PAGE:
Tune in to Today’s Prelaunch Events for Next Space Station Resupply Mission

The SpaceX Falcon 9 rocket and Dragon spacecraft are rolled out to the launch pad in preparation for the CRS-22 mission.
The SpaceX Dragon spacecraft that will fly on the company’s 22nd commercial resupply services to the International Space Station is now ready for its journey to space. On June 1, SpaceX rolled its Falcon 9 rocket with Dragon attached to Launch Complex 39A at NASA’s Kennedy Space Center in Florida. Liftoff is scheduled for 1:29 p.m. EDT on Thursday, June 3. Photo credit: SpaceX

Beginning at 11 a.m. EDT today, June 2, tune in to NASA TV or the agency’s website for the What’s on Board science briefing, highlighting some of the payloads flying on SpaceX’s 22nd commercial resupply services mission to the International Space Station. Following this, at 1:30 p.m., there will be a prelaunch news conference from NASA’s Kennedy Space Center in Florida. Participants include:

  • Joel Montalbano, program manager, International Space Station Program Office
  • Jennifer Buchli, deputy chief scientist, International Space Station Program Office
  • Sarah Walker, director, Dragon Mission Management at SpaceX
  • Mark Burger, launch weather officer, 45th Weather Squadron, Cape Canaveral Space Force Station

The SpaceX Falcon 9 rocket and Dragon spacecraft are scheduled to lift off from Kennedy’s Launch Complex 39A tomorrow, June 3, at 1:29 p.m. EDT. Weather officials with Cape Canaveral Space Force Station’s 45th Weather Squadron are predicting a 60% chance of favorable weather conditions for launch, with the primary weather concerns revolving around the cumulus cloud rule and flight through precipitation.

This is the second SpaceX mission to deliver science investigations, supplies, and equipment for NASA under the agency’s second Commercial Resupply Services contract, and it will be the first flight of this particular Dragon spacecraft. Dragon’s pressurized capsule will carry a variety of research, including critical materials that will support dozens of the more than 250 experiments that will occur during Expeditions 65 and 66.

To learn more about some of the scientific research and technology demonstrations aboard this mission, visit https://www.nasa.gov/mission_pages/station/research/news/spacex-22-research-highlights.

Dragon Attached to Falcon 9 Ahead of Next Launch to Station

The Dragon spacecraft and Falcon 9 rocket are seen inside the hangar at Kennedy Space Center in Florida.
The SpaceX Dragon spacecraft that will fly on the company’s 22nd commercial resupply services mission to the International Space Station is now ready for its journey to space. On Thursday, May 27, teams transported the spacecraft from SpaceX’s processing facility at Cape Canaveral Space Force Station into the hangar at nearby Kennedy Space Center’s Launch Complex 39A, where it was attached to the Falcon 9 rocket. Liftoff of the Falcon 9 is scheduled for 1:29 p.m. EDT on June 3, 2021. Photo credit: SpaceX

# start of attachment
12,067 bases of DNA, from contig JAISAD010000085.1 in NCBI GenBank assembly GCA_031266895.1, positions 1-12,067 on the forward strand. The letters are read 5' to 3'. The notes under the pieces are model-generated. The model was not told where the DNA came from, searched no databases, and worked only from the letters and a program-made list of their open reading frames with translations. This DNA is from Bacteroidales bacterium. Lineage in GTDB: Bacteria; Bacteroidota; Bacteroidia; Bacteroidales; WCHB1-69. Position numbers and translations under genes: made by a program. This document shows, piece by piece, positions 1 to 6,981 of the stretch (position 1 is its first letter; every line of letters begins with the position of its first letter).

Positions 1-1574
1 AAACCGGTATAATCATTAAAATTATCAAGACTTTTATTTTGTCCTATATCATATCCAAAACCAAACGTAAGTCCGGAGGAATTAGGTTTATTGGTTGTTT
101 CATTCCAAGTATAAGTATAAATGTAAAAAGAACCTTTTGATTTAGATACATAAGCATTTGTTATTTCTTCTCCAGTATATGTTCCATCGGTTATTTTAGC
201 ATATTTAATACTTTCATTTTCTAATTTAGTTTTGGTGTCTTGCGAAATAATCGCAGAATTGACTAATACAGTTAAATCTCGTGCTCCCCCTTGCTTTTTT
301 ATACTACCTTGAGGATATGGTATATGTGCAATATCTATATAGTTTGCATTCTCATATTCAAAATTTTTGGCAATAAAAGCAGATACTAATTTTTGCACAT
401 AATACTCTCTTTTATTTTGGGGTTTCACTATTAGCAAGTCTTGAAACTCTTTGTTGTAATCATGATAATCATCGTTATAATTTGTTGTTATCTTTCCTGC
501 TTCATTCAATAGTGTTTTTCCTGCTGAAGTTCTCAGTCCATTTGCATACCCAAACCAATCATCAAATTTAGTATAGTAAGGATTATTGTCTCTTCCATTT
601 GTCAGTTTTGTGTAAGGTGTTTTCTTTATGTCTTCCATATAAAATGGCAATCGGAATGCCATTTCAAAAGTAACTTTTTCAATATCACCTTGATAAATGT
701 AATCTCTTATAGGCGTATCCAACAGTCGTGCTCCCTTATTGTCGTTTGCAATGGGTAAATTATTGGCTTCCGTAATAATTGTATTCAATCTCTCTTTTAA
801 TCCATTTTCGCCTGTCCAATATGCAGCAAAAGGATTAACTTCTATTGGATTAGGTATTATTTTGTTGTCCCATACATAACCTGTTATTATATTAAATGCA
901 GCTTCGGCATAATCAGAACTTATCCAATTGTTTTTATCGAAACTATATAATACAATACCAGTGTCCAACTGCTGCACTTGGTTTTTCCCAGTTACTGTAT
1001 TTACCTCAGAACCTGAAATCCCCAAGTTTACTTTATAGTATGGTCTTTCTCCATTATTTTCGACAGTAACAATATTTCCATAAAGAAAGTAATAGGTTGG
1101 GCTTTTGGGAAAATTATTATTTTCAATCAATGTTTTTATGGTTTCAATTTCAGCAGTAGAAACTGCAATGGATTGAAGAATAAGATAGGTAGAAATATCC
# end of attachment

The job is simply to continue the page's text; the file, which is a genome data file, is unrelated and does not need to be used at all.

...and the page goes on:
The SpaceX Dragon spacecraft that will fly on the company’s 22nd commercial resupply services mission to the International Space Station is now ready for its journey to space. On Thursday, May 27, teams transported the spacecraft from SpaceX’s processing facility at Cape Canaveral Space Force Station into the hangar at nearby Kennedy Space Center’s Launch Complex 39A, where it was attached to the Falcon 9 rocket.

Today, June 1, the rocket – with Dragon atop – was rolled out to the launch pad, where it will be raised to a vertical position in preparation for launch. Liftoff of the Falcon 9 is scheduled for 1:29 p.m. EDT on Thursday, June 3. Packed with supplies and payloads bound for the orbiting laboratory, Dragon will deliver critical materials that will directly support dozens of the more than 250 science and research investigations that will occur during Expeditions 65 and 66.

Tune in to NASA TV or the agency’s website for live coverage of prelaunch activities, beginning tomorrow at 11 a.m.

NASA, SpaceX Announce Target Launch Time for Next Resupply Services Mission

A SpaceX Falcon 9 rocket and uncrewed Cargo Dragon just before liftoff at Kennedy's Launch Complex 39A.
A SpaceX Falcon 9 rocket and cargo Dragon spacecraft stand poised for launch moments before liftoff at Kennedy Space Center’s Launch Complex 39A in Florida on Dec. 6, 2020, for NASA and SpaceX’s 21st Commercial Resupply Services mission to the International Space Station. The first launch for SpaceX under NASA’s CRS-2 contract, the mission blasted off the pad at 11:17 a.m. EST. Photo credit: NASA/Kim Shiflett

NASA and SpaceX are targeting 1:29 p.m. EDT on Thursday, June 3, for the company’s 22nd commercial resupply services mission to the International Space Station. The SpaceX Falcon 9 rocket, topped by the uncrewed Cargo Dragon spacecraft, is scheduled to lift off from Launch Complex 39A at NASA’s Kennedy Space Center in Florida.